Q. I completed my 2019 taxes early and estimated my tax obligation for 2020, and I sent the first 2020 quarterly payment into IRS. Because of the 2020 waiver of Required Minimum Distributions, I now want to reduce the amount of the next quarterly payments because of a lower estimated taxable income. Given that I sent one payment in, can I reduce future quarterly payments without incurring a penalty for not maintaining consistent quarterly payments?
— Trying to make it right
A. Yes, you can reduce your payments.
As a taxpayer you are not obligated to make equal estimated payments throughout the year, said Matthew DeFelice, a certified financial planner with U.S. Financial Services in Fairfield.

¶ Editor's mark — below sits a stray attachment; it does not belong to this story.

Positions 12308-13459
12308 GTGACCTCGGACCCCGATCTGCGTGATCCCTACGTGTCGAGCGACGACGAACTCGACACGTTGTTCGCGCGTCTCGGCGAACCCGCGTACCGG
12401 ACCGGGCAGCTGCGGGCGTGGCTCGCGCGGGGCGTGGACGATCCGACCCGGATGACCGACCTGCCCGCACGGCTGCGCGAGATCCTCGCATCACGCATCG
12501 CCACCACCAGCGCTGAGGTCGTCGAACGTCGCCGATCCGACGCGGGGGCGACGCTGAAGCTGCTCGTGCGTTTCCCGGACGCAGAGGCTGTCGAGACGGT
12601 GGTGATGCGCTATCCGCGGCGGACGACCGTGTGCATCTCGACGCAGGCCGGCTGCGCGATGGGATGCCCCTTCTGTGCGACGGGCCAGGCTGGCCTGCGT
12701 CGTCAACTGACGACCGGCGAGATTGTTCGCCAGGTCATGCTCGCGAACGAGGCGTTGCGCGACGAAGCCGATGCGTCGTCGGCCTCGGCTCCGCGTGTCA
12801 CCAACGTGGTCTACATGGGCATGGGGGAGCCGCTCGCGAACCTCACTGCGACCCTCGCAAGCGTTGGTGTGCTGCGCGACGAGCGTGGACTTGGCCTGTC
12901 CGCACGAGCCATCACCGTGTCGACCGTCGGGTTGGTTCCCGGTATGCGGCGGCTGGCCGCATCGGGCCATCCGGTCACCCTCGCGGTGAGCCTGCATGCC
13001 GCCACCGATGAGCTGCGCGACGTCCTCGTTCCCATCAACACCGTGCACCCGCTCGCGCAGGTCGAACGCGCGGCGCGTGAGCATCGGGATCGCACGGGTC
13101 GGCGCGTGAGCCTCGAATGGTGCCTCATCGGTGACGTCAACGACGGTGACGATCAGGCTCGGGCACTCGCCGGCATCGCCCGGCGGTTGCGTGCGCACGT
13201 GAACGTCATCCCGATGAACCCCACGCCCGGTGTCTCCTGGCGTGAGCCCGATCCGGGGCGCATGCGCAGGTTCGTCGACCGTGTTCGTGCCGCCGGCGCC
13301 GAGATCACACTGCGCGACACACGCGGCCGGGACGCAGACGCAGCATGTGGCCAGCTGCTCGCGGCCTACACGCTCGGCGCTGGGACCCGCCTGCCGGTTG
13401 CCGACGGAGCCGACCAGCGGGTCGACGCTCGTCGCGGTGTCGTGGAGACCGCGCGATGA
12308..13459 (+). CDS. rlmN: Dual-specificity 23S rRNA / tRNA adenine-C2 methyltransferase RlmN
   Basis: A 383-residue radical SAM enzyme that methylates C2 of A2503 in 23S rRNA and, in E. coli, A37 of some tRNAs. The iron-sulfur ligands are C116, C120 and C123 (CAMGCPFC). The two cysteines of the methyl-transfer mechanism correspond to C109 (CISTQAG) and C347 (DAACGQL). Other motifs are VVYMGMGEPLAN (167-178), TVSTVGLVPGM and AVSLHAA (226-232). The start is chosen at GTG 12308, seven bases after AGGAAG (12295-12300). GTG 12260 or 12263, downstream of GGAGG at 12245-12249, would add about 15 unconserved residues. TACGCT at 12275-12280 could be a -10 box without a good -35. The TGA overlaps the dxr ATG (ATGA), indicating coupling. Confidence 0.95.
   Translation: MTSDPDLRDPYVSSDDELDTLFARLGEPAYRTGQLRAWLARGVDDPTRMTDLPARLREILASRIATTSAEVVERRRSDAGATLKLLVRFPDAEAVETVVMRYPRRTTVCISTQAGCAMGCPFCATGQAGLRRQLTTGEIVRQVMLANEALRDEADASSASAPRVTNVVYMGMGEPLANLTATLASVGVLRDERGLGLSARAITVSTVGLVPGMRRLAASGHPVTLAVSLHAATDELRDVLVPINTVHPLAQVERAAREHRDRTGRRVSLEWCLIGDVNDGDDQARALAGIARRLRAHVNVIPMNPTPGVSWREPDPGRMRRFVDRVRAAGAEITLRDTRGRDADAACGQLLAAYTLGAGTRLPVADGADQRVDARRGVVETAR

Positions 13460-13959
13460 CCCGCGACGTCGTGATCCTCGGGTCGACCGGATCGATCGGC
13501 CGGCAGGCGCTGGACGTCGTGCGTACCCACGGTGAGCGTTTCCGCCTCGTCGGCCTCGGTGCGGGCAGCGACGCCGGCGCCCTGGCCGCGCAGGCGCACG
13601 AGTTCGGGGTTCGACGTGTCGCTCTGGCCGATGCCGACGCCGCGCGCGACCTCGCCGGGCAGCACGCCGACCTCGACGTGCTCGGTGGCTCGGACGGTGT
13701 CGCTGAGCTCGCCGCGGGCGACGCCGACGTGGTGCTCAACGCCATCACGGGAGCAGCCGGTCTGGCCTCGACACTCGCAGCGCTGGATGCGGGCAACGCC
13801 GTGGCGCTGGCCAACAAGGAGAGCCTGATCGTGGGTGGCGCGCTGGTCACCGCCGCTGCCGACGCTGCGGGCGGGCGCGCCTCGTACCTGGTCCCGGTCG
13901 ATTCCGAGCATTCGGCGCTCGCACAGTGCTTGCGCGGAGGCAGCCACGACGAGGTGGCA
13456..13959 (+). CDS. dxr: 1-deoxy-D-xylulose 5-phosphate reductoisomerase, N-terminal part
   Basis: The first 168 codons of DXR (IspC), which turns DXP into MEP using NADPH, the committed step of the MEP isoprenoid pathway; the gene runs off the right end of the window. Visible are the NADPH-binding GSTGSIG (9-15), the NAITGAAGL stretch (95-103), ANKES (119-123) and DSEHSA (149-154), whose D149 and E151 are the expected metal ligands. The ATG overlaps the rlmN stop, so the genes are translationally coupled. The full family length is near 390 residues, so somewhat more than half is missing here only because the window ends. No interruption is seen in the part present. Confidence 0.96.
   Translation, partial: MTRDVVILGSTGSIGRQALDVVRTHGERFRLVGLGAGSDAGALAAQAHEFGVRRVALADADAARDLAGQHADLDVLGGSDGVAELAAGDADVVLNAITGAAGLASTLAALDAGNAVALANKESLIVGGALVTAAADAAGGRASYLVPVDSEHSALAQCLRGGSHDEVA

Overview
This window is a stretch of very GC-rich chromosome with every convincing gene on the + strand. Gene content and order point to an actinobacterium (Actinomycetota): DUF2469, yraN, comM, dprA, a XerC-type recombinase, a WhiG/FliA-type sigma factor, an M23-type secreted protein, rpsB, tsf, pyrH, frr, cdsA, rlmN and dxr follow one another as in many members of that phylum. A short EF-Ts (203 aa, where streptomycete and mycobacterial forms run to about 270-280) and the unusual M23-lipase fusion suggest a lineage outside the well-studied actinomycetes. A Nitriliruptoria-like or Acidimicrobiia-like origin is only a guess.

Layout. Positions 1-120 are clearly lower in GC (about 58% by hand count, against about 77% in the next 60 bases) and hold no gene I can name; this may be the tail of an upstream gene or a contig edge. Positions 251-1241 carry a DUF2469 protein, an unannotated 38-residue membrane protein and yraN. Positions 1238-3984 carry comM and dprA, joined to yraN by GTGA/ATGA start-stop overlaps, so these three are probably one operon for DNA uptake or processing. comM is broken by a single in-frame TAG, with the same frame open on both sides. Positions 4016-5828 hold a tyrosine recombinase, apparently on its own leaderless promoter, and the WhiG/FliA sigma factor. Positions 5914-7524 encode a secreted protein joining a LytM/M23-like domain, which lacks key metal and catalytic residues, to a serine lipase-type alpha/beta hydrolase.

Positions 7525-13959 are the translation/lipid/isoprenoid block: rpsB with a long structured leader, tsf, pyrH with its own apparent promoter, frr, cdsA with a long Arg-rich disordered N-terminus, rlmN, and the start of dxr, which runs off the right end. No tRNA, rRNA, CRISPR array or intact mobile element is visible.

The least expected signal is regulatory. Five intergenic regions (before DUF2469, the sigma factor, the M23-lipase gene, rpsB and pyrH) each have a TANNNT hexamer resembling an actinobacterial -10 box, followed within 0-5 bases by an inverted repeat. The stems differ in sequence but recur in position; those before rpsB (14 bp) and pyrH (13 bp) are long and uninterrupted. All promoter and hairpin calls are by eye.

He said technically, estimated taxes are meant to be paid based on what you owe for that particular quarter.
“You can simply calculate what you think you will owe this year assuming you waive your 2020 Required Minimum Distribution, subtract out what you’ve already paid in for the first quarter, and divide the balance by three,” he said. “You can then use that number to make your remaining estimated tax payments for the year.”
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Karin Price Mueller writes the Bamboozled column for NJ Advance Media and is the founder of NJMoneyHelp.com. Follow NJMoneyHelp on Twitter @NJMoneyHelp. Find NJMoneyHelp on Facebook. Sign up for NJMoneyHelp.com’s weekly e-newsletter.
Go to the news source: I overpaid my estimated taxes. What do I do next?